You create a custom font from the SVGs by selecting them, and then load the fonts as you would with any self-hosted webfont with @fontface (icomoon even comes with a demo build so using it is just a matter of changing the directories)
sub7

By keeping them a consistent size, you can now put all of them in a div,  z-index them for order and add color values. You can then use them independently or move the entire div around as well. Keep in mind that the default animation origin is center, and if you want to move that icon from a particular side, you will have to specify this in your parameters.


.lt-yellow [class^="icon-"] { 
	color: #fcc589; 
	z-index: 5;
	position: relative; 
	}
	
.periscope [class^="icon-"] {
	color: #bacad3; 
	z-index: 3; 
	position: absolute;
  top: 25px;
	animation: periscope 5s ease-in-out 7s 2;
	}

.propellor [class^="icon-"] { 
	color: #bacad3; 
	z-index: 20; 
	position: absolute;
	animation: propellorMove 2s linear infinite;
	font-size: 9rem;
	top: 390px;
	left: 413px;
	}

In this small piece of the css markup I chose three divs to look at more closely: the light yellow body, the periscope and the propellor. Here you can see that the light yellow is positioned relatively to the other pieces of the submarine body and then just z-indexed in place and given a color like you would a font. the propellor, on the other hand, and the periscope, are absolutely positioned. This is done because they have to move independently of the submarine, and their transform origins have to be centered based on themselves and no other objects.

Then, all you need to do is call on the icons in your css and move them around with css animations and keyframes. It’s super simple and the code is very light. Check out the full animation on codepen to see it all put together.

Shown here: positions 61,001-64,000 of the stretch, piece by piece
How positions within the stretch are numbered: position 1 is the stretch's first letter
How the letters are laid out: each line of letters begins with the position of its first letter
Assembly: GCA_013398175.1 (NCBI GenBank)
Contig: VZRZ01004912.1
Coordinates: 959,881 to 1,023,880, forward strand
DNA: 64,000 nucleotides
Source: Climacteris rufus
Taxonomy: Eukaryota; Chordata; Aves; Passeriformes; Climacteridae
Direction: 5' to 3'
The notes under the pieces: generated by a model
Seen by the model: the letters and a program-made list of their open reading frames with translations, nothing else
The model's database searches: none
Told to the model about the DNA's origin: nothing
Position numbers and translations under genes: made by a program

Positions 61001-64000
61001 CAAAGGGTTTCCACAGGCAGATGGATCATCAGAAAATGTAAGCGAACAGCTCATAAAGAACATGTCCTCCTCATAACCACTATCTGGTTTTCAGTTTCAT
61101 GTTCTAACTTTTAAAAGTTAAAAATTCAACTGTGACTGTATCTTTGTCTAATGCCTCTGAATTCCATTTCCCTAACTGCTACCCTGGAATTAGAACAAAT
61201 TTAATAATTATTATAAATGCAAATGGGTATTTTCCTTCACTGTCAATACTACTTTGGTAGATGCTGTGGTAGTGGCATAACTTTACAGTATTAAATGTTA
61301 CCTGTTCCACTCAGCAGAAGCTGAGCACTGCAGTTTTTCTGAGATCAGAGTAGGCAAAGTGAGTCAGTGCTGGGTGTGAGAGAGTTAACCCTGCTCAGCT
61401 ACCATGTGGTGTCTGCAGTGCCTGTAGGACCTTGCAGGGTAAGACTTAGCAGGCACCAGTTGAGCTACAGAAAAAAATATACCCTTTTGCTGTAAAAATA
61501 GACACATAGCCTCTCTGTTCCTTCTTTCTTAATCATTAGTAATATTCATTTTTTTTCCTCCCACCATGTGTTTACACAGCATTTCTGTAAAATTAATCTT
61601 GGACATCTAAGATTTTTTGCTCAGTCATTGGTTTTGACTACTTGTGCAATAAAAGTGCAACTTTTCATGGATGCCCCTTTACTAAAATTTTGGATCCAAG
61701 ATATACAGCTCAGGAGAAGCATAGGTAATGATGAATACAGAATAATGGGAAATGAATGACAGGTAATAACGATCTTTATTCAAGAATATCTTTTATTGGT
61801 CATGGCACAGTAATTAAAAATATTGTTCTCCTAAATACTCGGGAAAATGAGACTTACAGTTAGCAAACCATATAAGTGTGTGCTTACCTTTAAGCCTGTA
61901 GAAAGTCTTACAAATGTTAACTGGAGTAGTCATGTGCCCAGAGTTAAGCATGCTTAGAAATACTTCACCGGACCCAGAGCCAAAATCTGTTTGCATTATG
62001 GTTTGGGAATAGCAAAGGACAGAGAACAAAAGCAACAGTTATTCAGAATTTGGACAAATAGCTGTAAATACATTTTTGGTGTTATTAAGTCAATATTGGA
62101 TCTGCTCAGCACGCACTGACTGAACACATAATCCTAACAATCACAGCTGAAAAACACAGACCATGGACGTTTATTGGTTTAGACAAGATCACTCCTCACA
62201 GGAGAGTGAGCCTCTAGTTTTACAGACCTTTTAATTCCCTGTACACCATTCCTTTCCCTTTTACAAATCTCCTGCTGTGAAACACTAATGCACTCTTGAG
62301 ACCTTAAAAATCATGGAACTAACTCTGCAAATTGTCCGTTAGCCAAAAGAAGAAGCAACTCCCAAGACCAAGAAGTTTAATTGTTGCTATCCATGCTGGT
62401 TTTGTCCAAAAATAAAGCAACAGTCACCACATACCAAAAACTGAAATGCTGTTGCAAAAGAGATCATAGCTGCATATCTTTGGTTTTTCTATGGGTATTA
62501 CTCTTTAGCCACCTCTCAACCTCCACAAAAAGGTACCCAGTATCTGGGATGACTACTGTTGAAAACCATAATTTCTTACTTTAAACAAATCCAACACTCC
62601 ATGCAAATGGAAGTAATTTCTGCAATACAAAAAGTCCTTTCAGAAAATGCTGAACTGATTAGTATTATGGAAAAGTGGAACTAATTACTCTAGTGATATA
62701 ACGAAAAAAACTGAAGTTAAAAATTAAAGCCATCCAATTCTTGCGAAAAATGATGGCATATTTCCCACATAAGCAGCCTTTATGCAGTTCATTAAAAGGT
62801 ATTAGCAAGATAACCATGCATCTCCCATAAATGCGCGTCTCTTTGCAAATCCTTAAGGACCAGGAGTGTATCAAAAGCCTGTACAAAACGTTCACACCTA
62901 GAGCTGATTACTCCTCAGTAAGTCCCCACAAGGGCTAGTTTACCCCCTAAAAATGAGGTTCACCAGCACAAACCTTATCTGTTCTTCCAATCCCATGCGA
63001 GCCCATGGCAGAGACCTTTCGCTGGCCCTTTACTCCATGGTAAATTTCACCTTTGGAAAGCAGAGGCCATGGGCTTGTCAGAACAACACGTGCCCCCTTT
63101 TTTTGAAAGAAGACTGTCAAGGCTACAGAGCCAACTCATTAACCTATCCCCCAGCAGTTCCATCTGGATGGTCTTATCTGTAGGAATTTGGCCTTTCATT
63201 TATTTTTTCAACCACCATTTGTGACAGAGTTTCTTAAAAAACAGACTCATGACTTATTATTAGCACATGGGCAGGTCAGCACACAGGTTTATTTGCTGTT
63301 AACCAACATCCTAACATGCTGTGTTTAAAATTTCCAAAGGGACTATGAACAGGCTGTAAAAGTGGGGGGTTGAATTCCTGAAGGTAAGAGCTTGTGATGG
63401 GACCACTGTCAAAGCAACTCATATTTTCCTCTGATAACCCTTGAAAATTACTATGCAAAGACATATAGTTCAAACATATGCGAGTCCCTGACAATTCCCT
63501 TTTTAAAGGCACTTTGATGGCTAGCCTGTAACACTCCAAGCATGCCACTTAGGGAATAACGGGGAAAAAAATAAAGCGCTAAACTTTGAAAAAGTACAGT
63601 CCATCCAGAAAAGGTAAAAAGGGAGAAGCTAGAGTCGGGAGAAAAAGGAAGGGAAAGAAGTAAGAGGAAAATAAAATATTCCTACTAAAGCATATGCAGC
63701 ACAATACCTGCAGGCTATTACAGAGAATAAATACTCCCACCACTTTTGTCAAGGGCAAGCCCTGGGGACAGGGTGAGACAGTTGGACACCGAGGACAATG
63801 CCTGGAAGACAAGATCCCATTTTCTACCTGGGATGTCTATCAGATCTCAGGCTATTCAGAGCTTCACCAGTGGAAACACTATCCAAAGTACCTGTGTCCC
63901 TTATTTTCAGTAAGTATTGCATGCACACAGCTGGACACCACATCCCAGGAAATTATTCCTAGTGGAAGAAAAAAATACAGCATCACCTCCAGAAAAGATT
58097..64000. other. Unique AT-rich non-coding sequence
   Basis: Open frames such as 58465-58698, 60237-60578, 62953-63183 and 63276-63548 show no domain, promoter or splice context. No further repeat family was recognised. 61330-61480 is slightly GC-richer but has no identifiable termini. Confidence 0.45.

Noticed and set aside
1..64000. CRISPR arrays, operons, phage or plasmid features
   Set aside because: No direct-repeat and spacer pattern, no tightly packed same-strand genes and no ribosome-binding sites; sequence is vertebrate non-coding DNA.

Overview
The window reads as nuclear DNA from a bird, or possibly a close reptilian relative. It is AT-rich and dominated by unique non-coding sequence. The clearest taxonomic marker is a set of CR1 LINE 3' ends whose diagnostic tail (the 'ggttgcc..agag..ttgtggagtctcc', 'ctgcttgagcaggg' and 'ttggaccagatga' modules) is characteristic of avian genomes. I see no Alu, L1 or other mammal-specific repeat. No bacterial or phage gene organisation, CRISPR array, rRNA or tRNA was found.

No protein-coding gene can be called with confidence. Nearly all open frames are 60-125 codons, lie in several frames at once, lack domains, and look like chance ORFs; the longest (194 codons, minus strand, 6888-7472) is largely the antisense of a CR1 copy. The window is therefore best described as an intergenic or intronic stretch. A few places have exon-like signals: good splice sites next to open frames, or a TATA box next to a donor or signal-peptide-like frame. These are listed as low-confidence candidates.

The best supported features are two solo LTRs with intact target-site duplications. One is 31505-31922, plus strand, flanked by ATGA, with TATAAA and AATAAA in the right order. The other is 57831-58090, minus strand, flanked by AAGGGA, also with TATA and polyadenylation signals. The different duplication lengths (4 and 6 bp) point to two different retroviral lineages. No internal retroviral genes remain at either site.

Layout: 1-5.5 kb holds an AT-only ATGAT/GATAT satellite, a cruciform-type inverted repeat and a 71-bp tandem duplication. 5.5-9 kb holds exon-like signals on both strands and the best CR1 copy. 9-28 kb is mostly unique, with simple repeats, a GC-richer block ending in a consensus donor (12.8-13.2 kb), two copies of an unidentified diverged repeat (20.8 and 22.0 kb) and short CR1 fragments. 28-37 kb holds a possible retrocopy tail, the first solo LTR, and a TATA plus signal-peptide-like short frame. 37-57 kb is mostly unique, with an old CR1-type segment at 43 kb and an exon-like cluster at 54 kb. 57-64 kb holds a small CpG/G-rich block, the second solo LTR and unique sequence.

See the Pen Submarine by Sarah Drasner (@sdras) on CodePen.

Responsive is also a breeze if you use Relative Ems (rems) for font-sizing and adjust to the container. All of this is supported on mobile browsers.

You can also specify 3 icons per div using the :before and :after pseudo classes (for those of you scared of animating that in chrome, this bug was fixed last year).

To Illustrate what exactly is happening in this tutorial, I broke the @font-facing to show what’s happening:

See the Pen Submarine- Broken by Sarah Drasner (@sdras) on CodePen.

Benefits and limitations

If you are working with flat design, or objects that you would normally build with CSS, font-icons can work really well. In particular, they can provide much better CSS animation performance than something like HTML5 Canvas, especially when you need to move animations around. Canvas redraws the whole surface when an animation is moved and thus has much poorer performance. (There are some good comparison numbers available on Stack Overflow.)

On the other hand, if you need heavy gradients, this might not work for you as the only option is clipping masks — a webkit specific feature. If you are making a very detailed illustration, Canvas is a much better tool as it can create highly rendered objects, although the code is bulkier for a simple animation.

This post was part of a larger talk for Html5DevConf and DevCon5, for which you can view the Slides.

« Previous Post
Next Post »

ONE COMMENT ON THIS POST To “Using Font-Icons in Place of SVG for CSS3 Animations”

  1. Stefan Bauer July 22, 2016 at 3:15 pm

    Pretty exiting work you did by just using fonts.

    Personally I tend more to use SVG for the most common scenarios. If someone for example have choosen to render only a specific font on his/her device this animation will propably break because it contains elements not included in a regular font.

    On the other hand for SVG i just use symbols sets everywhere and with SVG4Everybody there is a good support for mobile device browser too. In addition the original HTML will not bloat.

    Overall really well done. I wasn’t aware to create such smooth animation with a font. ;)

    /Stefan

Leave a Reply

Latest Tweets

  • I don't understand when I state a casual opinion as "kinda disappointing" and people get FURIOUS that I'm taking things too seriously...

  • Does anyone know how to make a request to browser vendors about the way something is rendered? Shot in the dark, I know, but maybe worth it

  • Pretty interesting read on why RethinkDB failed (as well as exploring some of the dangers of OSS business plans) www.defstartup.org/2017/01/18/…